Everyone loves the party game/icebreaker “two truths and a lie.”

Can you identify which of the following is NOT true about Organic food?

A: Organic produce is grown using pesticides.

B: Organic food is healthier than non-organic food and it’s better for the environment.

C: Organic food is more expensive than conventional produce.

Let’s take these statements one at a time:


When a food is labeled “organic,” it doesn’t mean the ingredients in that food were grown without pesticides. Organic farmers can and often do use pesticides. In fact, the USDA maintains a list of pesticides organic farmers are allowed to use to stave off bugs and weeds. The difference is that conventional farmers are allowed to use synthetic pesticides, whereas organic farmers are (mostly) limited to “natural” ones. The USDA even allows organic crops to be grown with the use of many synthetic chemicals as long as the organic grower has proven his use is essential. Yet “natural” pesticides are no safer than synthetic pesticides. In fact, in some cases, “natural” pesticides can be more harmful to the environment. For instance, rotenone–a pesticide allowed in organic farming–is far more toxic by weight than many synthetic pesticides.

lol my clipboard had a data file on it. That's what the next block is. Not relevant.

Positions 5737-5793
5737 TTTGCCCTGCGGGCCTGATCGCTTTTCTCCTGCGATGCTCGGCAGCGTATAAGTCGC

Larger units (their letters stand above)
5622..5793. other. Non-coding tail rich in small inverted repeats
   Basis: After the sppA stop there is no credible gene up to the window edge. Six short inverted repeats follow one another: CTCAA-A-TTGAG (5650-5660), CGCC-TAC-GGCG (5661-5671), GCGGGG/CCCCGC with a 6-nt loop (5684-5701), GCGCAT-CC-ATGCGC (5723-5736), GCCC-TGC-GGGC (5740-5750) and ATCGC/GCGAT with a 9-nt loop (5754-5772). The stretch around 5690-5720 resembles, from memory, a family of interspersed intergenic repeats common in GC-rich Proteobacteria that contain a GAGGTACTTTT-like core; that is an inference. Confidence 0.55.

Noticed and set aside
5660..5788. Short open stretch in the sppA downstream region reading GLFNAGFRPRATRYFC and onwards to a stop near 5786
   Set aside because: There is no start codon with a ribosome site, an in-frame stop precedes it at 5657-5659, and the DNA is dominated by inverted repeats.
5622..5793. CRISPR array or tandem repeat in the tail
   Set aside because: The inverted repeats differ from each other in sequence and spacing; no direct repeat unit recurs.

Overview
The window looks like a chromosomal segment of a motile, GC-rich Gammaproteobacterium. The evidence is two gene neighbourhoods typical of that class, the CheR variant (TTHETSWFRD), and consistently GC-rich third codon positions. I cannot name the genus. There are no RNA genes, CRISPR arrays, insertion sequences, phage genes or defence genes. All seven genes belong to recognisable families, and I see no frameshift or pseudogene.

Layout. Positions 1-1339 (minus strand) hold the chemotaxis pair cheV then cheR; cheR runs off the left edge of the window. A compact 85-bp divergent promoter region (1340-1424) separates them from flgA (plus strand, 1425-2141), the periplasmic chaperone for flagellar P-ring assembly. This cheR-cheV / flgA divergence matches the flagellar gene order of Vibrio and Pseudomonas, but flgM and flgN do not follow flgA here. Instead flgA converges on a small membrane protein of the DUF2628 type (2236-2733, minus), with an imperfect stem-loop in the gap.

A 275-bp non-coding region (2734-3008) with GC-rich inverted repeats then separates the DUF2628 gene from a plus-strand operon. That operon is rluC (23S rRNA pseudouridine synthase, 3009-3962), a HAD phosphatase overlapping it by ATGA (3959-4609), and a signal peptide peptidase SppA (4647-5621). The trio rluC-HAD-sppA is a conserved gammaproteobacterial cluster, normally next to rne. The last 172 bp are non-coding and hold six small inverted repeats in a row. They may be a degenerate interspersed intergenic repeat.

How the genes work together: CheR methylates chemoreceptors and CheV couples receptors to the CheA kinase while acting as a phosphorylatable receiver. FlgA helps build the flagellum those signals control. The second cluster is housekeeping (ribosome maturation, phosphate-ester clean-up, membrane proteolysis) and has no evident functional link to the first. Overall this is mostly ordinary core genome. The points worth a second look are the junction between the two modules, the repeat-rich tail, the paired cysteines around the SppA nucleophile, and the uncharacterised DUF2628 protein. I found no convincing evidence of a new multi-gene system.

Organic food is no healthier than non-organic food. In fact, researchers at Stanford University recently found no significant nutritional difference between organic and conventional food and that both contain similar vitamin and nutrient content. The researchers also found no significant difference in protein or fat content between organic and conventional milk. This study echoes many other studies that have found no significant nutritional benefit in organic food when compared to conventional food.

Organically grown food is not better for the environment. According to a recent study by researchers at the University of Minnesota and Canada’s McGill University, organic growing methods produce 25 percent less food than conventional farming on the same acreage. In addition, advances in agriculture—such as genetic engineering—has enable many farmers to adopt and maintain no- or reduced-tillage production systems, which results in important reductions in greenhouse gas emissions.


For a variety of reasons—including higher production costs and a smaller supply– organic food comes at a high cost. While prices vary from season to season and region to region, the USDA estimates that organically-produced food can cost anywhere from 30 to 60 percent more than conventionally-produced food.